Blocked pavements excluding disabled people from Calderdale’s streets

This Press Release is from Hebden Bridge Disability Access Forum, supported by Halifax Society for the Blind and Disability Partnership  Calderdale.

Disabled people in Hebden Bridge and throughout Calderdale are stepping up their campaign for the banning of A boards and other obstructions on our narrow pavements.  Last weekend a disabled person collided with an illegal pavement obstruction in Hebden Bridge.

A Hebden Bridge Disability Access Forum, HBDAF, spokesperson said “We are very pleased that Calderdale Council took swift action to remove this dangerous obstruction, and grateful to the business owner for their immediate co-operation with the enforcement action. However, as well as increased enforcement, what we need is clear, publicised policy from Calderdale Council, so businesses know what is acceptable in advance.  We need a culture of clear pavements, so we do not exclude disabled people from the streets of Hebden Bridge. HBDAF has been corresponding with the leader and deputy leader of Calderdale Council and the head of their Highways department about A boards obstructing pavements, for over two years now.  It really is time that the Council take action.”

Pavement obstructions have increased as businesses use outside space for tables and chairs, to keep customers safe whilst opening up from lockdown.

All pedestrians are affected by pavement obstacles, but especially older people, some autistic people and those with impaired vision or mobility, dementia or learning disabilities.

Pete Hoey, Chief Officer at Halifax Society for the Blind, said “The Royal National Institute of Blind People and the Guide Dogs Association have been warning for some time about reasonable and safe access requiring consideration as businesses and civic life as we emerge from the Pandemic. There are examples of both good and bad practice elsewhere in Calderdale, with safe use of pavements dependent on how aware business owners are. Calderdale Council needs to do more work on reminding local enterprises of the rules and supporting them to improve. After all, Calderdale’s recovery involves everybody being able to manage.”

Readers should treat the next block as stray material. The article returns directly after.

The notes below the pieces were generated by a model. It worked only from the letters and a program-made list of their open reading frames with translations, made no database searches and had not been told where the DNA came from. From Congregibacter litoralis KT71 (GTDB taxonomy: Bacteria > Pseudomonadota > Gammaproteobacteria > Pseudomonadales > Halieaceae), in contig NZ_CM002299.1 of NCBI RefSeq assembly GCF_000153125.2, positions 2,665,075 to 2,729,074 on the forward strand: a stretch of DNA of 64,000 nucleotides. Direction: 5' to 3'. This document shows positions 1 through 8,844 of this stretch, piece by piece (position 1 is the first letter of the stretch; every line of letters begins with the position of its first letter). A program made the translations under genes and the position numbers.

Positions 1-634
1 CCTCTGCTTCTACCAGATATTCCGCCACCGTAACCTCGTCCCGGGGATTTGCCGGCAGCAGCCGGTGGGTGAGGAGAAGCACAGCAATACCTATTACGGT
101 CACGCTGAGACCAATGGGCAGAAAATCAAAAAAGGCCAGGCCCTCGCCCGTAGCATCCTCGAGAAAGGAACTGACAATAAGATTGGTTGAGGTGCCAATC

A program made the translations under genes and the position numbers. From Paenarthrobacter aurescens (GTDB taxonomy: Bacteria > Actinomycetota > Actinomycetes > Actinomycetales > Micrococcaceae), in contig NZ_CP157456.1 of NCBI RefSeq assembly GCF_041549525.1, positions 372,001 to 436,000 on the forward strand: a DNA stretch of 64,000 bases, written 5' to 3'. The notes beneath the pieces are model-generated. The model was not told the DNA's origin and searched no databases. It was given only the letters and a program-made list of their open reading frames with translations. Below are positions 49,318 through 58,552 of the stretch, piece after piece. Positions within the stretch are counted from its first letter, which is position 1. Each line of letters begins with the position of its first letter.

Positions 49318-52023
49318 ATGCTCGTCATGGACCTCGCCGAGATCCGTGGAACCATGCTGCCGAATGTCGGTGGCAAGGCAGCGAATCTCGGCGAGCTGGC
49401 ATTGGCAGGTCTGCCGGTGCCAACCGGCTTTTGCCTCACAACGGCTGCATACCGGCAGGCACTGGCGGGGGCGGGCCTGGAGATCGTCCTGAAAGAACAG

The problem affects the whole borough. A spokesperson for Accessible Calderdale Disability Access Forum, ACDAF, said “Our members have recently fed back to us some of their barriers they are facing coming out of lockdown.

Through listening to them we know that A Boards and general obstructions on pavements such as wastebins, parked cars, road work improvements and traffic cones, plus café outdoor furniture can be dangerous and be a hazard to disabled people with a wide range of impairments.

Disabled people have told us they lack confidence to leave their houses coming out of lockdown and that they feel there are more barriers now facing them than before.

We are keen to know what the local authority’s policies are and how they are going to implement them with local businesses to improve access in our region.”

Another Calderdale-wide organisation, Disability Partnership Calderdale, added “We urge the Council, and its head of Highways in particular, to address once and for all actions which educate businesses, and the public to think seriously of their actions of using any form of obstruction on the pavements which may impede wheelchair users, pram users, blind and sight impaired people. A workable compromise needs to be found quickly, is our recommendation to allow everyone to feel safe and for business to thrive after these significant lock downs which have affected everyone.”

Many towns in Yorkshire have completely banned, with enforcement, advertising boards on pavements including York, Huddersfield and all of Bradford District. There are other examples in the UK such as Edinburgh. This has very much improved access for pavement users, and there’s no evidence that trade is reduced despite the fears of some traders. In fact, trade may be increased as more people are able to comfortably access the pavements and businesses. 20 per cent of the population are disabled, and they and their families spend £249 billion per year so it is good for business to welcome those people.

When A boards are banned, other advertising is still available, including door and window posters, hanging signs above businesses, adverts on bus shelters and lamp-posts and social media advertising.

HBDAF always welcomes new members, and can be contacted on